Summary: There are similarities between St John-Francis Regis SJ and the Curé of Ars, St John Vianney – holiness, devotion to prayer and pastoral care for souls.
Patrick Duffy traces his life and the connection between the two.
John-Francis Regis was born into a family of some wealth in the diocese of Narbonne in the Languedoc region of southern France. He was educated by the Jesuits at Beziers. At the age of eighteen, he considered becoming a Buddhist, but at nineteen he entered the Jesuit novitiate at Toulouse on 8 December 1616.
Studies in the Jesuits
After finishing his course in rhetoric at Cahors, John-Francis was sent to teach grammar at several colleges: Billom (1619-1622), Puy-en-Velay (1625-1627), and Auch (1627-1628). While he was teaching, he also pursued his studies in philosophy at the scholasticate at Tournon. He began his study of theology at Toulouse in 1628 and was ordained in 1631. During his time studying theology his room-mate became concerned he was spending much of his nights in prayer and approached his superior who said: “Don’t disturb his devotions. If I’m not greatly mistaken, this man is a saint”.
At Montpellier: an itinerant retreat-giver
The rest of John-Francis’s life was devoted to preaching missions in rural areas, part of the great effort to re-Christianise Europe after the Council of Trent. His direct way of speaking and his manifest sincerity attracted people from every class of society. For the first two years he made the Jesuit College of Montpellier the centre. He visited prisons in the afternoon and set up a committee to help in this work. He also concerned himself with rescuing women from prostitution and set up girls so they could earn an income for themselves as lacemakers.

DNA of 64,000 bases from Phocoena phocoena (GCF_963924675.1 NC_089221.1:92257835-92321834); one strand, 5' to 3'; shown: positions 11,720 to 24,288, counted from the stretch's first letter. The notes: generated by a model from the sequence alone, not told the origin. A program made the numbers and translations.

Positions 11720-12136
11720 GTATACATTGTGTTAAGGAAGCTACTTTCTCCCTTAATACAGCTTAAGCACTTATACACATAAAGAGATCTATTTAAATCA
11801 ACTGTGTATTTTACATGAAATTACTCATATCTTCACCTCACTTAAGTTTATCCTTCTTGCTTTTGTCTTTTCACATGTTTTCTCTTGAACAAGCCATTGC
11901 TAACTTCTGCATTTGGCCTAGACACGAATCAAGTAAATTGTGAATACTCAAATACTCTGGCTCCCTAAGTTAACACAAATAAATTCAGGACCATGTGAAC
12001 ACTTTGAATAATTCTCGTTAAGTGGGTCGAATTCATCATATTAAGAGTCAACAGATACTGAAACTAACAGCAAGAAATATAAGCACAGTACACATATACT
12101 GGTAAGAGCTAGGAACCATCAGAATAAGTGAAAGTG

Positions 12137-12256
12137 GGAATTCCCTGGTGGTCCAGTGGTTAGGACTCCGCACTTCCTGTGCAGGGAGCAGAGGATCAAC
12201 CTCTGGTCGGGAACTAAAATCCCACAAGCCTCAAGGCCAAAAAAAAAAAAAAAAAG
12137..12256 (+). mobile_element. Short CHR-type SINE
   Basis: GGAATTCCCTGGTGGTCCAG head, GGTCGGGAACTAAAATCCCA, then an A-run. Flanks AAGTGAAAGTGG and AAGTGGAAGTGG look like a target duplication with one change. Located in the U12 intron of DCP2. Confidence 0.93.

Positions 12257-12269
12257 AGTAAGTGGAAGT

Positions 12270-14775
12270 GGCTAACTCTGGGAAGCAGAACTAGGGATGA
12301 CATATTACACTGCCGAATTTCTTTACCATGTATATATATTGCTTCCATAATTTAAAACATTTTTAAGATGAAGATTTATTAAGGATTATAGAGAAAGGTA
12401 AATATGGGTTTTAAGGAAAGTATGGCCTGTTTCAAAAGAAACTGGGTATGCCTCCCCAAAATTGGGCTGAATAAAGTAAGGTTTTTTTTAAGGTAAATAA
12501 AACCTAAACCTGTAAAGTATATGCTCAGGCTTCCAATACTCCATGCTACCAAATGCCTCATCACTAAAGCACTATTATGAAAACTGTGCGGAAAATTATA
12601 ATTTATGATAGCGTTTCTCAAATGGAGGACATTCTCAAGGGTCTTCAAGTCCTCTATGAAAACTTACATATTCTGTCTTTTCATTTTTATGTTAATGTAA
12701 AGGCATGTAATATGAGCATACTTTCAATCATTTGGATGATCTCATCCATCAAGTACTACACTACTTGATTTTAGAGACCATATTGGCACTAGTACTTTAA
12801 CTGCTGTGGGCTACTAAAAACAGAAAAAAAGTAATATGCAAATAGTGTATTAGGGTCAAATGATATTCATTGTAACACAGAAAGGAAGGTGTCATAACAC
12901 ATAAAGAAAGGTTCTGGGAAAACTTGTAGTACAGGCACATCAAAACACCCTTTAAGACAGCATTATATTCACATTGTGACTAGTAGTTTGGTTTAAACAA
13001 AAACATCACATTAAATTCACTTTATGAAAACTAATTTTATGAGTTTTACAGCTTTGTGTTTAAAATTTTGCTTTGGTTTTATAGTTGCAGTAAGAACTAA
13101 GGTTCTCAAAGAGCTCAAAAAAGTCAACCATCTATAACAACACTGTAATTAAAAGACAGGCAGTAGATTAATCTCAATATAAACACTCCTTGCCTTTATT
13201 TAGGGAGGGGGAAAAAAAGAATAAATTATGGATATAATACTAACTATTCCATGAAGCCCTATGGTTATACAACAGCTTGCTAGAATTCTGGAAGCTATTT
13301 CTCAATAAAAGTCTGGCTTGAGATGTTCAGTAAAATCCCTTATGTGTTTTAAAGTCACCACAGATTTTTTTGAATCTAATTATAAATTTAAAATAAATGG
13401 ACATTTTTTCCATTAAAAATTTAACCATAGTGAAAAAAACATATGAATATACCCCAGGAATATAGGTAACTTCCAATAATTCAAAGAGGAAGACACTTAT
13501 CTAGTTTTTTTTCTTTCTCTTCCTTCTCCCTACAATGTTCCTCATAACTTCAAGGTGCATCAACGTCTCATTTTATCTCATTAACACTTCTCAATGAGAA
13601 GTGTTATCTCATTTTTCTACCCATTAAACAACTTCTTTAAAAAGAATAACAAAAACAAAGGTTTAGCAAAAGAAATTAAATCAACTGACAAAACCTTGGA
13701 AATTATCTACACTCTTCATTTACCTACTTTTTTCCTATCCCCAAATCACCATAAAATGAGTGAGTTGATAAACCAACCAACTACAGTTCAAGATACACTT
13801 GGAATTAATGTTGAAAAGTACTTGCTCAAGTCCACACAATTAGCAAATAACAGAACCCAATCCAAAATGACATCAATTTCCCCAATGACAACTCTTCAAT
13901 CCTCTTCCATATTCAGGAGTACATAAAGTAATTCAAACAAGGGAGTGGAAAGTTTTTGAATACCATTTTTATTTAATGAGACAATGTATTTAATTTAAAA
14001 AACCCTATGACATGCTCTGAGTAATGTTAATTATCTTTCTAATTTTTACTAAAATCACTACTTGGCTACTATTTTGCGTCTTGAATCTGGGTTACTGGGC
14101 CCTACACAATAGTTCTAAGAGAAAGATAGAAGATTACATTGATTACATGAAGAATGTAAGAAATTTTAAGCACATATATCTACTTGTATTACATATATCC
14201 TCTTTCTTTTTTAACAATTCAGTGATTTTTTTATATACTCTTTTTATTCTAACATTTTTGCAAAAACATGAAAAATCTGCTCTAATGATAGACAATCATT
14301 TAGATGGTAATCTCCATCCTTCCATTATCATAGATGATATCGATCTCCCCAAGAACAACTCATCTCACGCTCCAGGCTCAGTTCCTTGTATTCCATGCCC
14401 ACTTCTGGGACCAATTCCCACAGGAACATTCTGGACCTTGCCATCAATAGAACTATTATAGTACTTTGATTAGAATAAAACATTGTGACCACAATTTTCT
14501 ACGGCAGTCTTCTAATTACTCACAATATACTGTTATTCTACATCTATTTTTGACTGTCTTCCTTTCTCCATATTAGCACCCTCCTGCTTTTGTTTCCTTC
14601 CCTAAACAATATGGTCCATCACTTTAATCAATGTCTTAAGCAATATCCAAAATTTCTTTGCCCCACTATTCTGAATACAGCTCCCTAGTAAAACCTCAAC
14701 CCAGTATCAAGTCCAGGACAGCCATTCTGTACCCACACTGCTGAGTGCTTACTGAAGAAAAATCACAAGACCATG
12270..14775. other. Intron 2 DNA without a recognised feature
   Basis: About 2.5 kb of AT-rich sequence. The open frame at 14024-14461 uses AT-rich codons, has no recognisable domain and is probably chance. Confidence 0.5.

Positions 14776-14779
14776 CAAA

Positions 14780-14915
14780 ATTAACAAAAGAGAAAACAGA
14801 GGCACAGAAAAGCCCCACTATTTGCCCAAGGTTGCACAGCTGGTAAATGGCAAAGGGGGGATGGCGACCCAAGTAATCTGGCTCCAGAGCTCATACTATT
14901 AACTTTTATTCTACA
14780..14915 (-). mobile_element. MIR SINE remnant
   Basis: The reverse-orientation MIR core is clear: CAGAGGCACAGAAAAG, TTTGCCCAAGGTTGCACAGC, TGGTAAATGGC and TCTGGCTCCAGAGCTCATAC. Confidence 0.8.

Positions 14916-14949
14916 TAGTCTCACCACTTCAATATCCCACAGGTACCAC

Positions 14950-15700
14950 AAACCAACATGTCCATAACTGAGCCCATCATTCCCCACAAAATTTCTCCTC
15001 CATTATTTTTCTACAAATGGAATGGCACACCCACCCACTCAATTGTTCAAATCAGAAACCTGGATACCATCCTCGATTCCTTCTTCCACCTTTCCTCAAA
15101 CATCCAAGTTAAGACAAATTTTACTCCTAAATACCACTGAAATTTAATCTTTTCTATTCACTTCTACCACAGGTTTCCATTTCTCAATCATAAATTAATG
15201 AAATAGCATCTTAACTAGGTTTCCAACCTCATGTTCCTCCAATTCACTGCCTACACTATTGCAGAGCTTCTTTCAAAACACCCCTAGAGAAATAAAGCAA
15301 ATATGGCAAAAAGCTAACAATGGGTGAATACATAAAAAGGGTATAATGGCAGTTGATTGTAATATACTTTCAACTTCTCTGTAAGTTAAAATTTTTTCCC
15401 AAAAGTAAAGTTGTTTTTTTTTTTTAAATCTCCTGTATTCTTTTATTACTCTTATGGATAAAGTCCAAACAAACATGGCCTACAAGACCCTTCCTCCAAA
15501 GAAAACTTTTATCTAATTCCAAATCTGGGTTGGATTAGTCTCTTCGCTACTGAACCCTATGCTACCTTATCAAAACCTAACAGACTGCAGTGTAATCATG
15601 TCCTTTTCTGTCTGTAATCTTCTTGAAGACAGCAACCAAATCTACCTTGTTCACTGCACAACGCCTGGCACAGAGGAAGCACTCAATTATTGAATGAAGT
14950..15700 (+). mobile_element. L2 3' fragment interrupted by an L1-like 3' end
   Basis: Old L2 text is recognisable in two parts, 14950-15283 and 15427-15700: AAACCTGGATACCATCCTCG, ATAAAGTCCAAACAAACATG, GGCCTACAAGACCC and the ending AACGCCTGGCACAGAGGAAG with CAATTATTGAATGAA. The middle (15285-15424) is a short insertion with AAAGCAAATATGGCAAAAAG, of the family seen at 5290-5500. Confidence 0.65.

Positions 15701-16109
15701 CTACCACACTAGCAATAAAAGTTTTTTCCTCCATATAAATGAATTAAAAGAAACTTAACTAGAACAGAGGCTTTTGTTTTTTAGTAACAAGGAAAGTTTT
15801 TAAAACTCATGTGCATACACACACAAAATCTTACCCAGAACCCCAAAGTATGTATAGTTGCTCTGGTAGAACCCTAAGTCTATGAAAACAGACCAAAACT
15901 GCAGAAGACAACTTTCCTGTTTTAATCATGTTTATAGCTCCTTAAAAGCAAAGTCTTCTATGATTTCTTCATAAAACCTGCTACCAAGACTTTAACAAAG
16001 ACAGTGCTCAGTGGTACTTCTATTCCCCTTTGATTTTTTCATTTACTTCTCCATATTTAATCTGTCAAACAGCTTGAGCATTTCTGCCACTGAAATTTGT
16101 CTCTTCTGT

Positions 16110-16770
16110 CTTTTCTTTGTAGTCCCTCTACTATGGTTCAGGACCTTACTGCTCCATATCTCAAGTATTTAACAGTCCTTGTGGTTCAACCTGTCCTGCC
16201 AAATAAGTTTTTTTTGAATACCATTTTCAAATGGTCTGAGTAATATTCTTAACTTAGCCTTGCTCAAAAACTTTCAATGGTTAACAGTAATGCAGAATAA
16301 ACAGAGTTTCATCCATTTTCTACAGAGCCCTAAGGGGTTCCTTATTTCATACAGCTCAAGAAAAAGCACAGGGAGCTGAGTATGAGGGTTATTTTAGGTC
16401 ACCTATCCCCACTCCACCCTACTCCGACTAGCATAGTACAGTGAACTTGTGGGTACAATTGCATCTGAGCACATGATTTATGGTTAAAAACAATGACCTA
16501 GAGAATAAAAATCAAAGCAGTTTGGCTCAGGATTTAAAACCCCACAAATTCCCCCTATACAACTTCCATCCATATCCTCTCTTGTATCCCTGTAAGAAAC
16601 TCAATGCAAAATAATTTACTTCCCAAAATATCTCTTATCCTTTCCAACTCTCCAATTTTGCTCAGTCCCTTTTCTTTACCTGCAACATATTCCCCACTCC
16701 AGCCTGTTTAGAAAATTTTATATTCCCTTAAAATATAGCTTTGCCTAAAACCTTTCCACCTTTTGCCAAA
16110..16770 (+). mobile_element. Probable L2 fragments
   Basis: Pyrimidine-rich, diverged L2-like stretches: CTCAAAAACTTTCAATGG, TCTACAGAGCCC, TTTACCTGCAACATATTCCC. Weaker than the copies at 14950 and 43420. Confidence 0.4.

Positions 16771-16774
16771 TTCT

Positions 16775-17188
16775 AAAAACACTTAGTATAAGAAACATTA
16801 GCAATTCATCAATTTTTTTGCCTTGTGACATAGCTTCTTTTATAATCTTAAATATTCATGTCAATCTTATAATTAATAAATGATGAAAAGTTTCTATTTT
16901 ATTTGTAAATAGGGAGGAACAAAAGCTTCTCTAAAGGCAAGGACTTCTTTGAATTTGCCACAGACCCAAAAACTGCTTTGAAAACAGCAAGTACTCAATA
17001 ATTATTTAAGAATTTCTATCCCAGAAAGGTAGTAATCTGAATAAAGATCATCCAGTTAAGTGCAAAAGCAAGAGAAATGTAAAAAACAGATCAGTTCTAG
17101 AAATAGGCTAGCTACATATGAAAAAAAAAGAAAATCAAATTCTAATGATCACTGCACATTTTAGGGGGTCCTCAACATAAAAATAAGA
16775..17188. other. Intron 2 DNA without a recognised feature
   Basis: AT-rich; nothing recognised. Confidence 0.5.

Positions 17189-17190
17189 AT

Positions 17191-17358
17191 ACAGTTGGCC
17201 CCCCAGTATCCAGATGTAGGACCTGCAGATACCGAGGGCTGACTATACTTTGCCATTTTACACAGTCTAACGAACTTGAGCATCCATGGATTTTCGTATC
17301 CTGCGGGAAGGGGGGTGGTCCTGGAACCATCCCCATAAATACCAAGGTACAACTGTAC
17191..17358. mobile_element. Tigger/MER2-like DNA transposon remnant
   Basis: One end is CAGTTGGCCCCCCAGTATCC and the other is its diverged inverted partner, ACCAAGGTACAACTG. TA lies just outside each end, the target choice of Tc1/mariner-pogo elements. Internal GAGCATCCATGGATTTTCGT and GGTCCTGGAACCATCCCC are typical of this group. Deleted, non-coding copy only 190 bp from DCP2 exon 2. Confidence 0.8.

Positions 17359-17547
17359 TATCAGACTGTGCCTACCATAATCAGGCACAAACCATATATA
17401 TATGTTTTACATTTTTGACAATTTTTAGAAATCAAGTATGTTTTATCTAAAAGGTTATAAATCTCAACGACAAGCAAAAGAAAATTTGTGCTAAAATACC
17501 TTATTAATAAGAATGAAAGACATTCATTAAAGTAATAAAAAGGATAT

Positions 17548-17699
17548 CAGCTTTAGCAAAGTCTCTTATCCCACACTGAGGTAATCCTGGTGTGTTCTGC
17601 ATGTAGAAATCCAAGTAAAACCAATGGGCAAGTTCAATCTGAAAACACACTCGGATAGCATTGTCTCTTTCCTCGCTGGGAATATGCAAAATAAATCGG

In the Auvergne (1633-40)
In 1633, the bishop of Viviers invited him to give missions throughout his diocese. From 1633-1640 he evangelised more than fifty districts in le Vivarais, le Forez, and le Velay where church structures had collapsed. He was able to speak to the people in their own dialect which won the people’s confidence.
Longing to be a missionary in Canada
John-Francis had a longing to go with his brother Jesuits to Canada to preach to the North American Indians there, but he remained in France all his life. Often in winter he suffered many hardships in the snow as he moved around over rugged mountains. He is described as spending the day preaching on top of a heap of snow and then hearing confessions through the night.
At Le Puy
John-Francis spent the last four summers in Le Puy, the chief town of le Velay where thousands flocked to fill the church to overflowing.(In picture right in Le Puy-en-Velay, we see an altar and statue of St.Jean-François Régis.)
Death and inspiration
His last retreat was during Advent at La Louvesc. He preached three times on Christmas Day and and three times the following day, then fainted while hearing confessions. He died at the priest’s house at La Louvesc on New Year’s Eve. He was just forty-three. He was canonized in 1737. The town became a great place of pilgrimage. It is even today a centre which attracts many young people to the faith. It was on a visit to this place that the Curé of Ars, St John Vianney, became convinced of his own vocation and later wrote a life of John-Francis Regis and found in it an inspiration for his own.